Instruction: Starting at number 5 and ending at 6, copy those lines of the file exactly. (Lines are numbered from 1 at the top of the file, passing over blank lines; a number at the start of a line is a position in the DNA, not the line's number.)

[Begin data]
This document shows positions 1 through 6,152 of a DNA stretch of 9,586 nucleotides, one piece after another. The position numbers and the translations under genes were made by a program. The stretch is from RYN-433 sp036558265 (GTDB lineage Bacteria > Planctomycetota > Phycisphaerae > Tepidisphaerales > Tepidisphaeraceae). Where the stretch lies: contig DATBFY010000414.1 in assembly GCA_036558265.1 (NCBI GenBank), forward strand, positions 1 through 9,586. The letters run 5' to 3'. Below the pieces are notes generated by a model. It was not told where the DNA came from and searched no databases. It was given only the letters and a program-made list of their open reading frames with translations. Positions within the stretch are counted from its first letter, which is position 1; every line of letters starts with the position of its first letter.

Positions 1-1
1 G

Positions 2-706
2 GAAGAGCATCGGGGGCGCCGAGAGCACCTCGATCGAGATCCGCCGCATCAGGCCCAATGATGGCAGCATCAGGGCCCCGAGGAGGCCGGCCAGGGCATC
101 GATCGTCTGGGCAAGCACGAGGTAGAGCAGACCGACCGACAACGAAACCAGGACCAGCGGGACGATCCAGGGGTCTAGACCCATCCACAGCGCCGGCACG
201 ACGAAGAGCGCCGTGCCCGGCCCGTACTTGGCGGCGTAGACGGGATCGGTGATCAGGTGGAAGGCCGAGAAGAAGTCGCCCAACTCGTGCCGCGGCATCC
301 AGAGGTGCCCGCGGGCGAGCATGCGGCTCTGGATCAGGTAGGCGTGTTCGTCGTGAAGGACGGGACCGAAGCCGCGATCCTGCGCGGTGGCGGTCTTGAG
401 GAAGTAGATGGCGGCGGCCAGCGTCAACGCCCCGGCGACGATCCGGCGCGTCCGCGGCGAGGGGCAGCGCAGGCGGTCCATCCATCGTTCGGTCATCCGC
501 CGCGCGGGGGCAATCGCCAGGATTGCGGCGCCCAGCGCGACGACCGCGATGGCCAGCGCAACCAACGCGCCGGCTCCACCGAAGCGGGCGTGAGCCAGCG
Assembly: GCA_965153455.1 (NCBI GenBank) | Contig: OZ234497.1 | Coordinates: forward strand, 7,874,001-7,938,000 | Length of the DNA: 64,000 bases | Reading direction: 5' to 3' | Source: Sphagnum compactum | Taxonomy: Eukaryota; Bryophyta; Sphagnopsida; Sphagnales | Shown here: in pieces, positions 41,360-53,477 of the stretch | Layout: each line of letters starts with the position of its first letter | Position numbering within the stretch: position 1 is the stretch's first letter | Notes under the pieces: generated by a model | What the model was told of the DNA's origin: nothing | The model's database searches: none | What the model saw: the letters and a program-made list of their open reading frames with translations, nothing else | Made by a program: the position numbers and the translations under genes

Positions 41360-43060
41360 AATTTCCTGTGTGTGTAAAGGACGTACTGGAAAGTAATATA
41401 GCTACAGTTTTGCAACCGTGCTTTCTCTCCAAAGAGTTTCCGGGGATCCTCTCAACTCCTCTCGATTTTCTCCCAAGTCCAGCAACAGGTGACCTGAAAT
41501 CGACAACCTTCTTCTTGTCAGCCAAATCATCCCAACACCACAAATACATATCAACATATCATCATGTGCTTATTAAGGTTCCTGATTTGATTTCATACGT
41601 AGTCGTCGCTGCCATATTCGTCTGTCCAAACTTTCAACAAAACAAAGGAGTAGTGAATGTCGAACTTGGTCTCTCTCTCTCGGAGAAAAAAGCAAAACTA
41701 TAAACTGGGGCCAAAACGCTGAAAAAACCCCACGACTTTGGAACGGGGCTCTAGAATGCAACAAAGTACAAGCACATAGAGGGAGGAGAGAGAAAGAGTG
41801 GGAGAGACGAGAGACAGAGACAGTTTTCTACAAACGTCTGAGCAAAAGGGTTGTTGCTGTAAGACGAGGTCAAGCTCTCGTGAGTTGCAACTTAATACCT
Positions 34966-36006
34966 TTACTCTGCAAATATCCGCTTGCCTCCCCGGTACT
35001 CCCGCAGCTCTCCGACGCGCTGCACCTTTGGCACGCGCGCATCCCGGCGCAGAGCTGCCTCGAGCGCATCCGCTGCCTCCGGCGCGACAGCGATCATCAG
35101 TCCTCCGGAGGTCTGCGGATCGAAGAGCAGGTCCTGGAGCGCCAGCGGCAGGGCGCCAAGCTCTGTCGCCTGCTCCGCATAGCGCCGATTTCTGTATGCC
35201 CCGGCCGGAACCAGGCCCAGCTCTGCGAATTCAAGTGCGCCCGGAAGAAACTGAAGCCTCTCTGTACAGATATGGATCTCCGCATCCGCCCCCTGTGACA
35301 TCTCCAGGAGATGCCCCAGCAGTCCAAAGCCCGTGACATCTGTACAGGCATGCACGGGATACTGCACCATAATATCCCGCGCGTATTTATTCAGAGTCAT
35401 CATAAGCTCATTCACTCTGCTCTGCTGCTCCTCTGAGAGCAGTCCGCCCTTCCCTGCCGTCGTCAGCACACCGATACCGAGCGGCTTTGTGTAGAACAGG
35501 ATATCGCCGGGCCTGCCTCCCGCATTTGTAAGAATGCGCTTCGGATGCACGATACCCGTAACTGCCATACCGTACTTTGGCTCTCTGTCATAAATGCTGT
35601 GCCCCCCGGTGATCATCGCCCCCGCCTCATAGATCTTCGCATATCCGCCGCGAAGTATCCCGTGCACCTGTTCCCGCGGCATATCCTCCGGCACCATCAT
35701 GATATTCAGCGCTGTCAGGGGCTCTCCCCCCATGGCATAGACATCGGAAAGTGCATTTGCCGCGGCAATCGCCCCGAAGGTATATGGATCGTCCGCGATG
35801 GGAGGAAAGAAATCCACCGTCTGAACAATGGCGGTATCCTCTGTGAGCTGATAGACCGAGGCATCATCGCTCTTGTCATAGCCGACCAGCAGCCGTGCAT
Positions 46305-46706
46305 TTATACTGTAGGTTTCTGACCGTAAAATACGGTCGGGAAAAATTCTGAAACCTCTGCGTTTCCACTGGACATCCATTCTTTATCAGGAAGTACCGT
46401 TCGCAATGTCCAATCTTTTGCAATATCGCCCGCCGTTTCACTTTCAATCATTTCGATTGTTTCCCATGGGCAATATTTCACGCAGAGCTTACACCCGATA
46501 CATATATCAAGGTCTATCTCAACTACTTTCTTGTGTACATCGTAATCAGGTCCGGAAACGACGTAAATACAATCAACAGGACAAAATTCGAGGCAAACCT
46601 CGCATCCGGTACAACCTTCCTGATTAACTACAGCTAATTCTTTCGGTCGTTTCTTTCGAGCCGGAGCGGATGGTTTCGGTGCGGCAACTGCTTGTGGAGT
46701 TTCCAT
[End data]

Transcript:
2 GAAGAGCATCGGGGGCGCCGAGAGCACCTCGATCGAGATCCGCCGCATCAGGCCCAATGATGGCAGCATCAGGGCCCCGAGGAGGCCGGCCAGGGCATC
101 GATCGTCTGGGCAAGCACGAGGTAGAGCAGACCGACCGACAACGAAACCAGGACCAGCGGGACGATCCAGGGGTCTAGACCCATCCACAGCGCCGGCACG